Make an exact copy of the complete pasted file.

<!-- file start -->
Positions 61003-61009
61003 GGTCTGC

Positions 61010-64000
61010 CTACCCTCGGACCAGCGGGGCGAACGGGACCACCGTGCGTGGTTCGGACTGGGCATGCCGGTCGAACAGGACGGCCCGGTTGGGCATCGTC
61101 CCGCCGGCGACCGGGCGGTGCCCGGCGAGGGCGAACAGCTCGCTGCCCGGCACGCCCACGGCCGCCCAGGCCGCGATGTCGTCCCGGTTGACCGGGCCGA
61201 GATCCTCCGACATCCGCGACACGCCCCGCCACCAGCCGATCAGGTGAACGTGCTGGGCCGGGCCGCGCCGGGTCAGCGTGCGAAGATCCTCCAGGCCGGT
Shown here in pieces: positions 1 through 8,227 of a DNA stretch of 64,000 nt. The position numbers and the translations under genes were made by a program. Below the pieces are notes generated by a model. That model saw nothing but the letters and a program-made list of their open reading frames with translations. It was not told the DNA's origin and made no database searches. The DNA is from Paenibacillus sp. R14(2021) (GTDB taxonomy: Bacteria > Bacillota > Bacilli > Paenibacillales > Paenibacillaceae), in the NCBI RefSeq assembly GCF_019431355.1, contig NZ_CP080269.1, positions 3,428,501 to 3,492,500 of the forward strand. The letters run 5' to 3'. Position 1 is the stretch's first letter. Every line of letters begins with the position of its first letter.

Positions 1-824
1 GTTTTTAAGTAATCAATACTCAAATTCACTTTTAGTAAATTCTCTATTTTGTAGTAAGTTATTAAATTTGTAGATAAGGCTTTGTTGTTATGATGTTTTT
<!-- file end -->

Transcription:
Positions 61003-61009
61003 GGTCTGC

Positions 61010-64000
61010 CTACCCTCGGACCAGCGGGGCGAACGGGACCACCGTGCGTGGTTCGGACTGGGCATGCCGGTCGAACAGGACGGCCCGGTTGGGCATCGTC
61101 CCGCCGGCGACCGGGCGGTGCCCGGCGAGGGCGAACAGCTCGCTGCCCGGCACGCCCACGGCCGCCCAGGCCGCGATGTCGTCCCGGTTGACCGGGCCGA
61201 GATCCTCCGACATCCGCGACACGCCCCGCCACCAGCCGATCAGGTGAACGTGCTGGGCCGGGCCGCGCCGGGTCAGCGTGCGAAGATCCTCCAGGCCGGT
Shown here in pieces: positions 1 through 8,227 of a DNA stretch of 64,000 nt. The position numbers and the translations under genes were made by a program. Below the pieces are notes generated by a model. That model saw nothing but the letters and a program-made list of their open reading frames with translations. It was not told the DNA's origin and made no database searches. The DNA is from Paenibacillus sp. R14(2021) (GTDB taxonomy: Bacteria > Bacillota > Bacilli > Paenibacillales > Paenibacillaceae), in the NCBI RefSeq assembly GCF_019431355.1, contig NZ_CP080269.1, positions 3,428,501 to 3,492,500 of the forward strand. The letters run 5' to 3'. Position 1 is the stretch's first letter. Every line of letters begins with the position of its first letter.

Positions 1-824
1 GTTTTTAAGTAATCAATACTCAAATTCACTTTTAGTAAATTCTCTATTTTGTAGTAAGTTATTAAATTTGTAGATAAGGCTTTGTTGTTATGATGTTTTT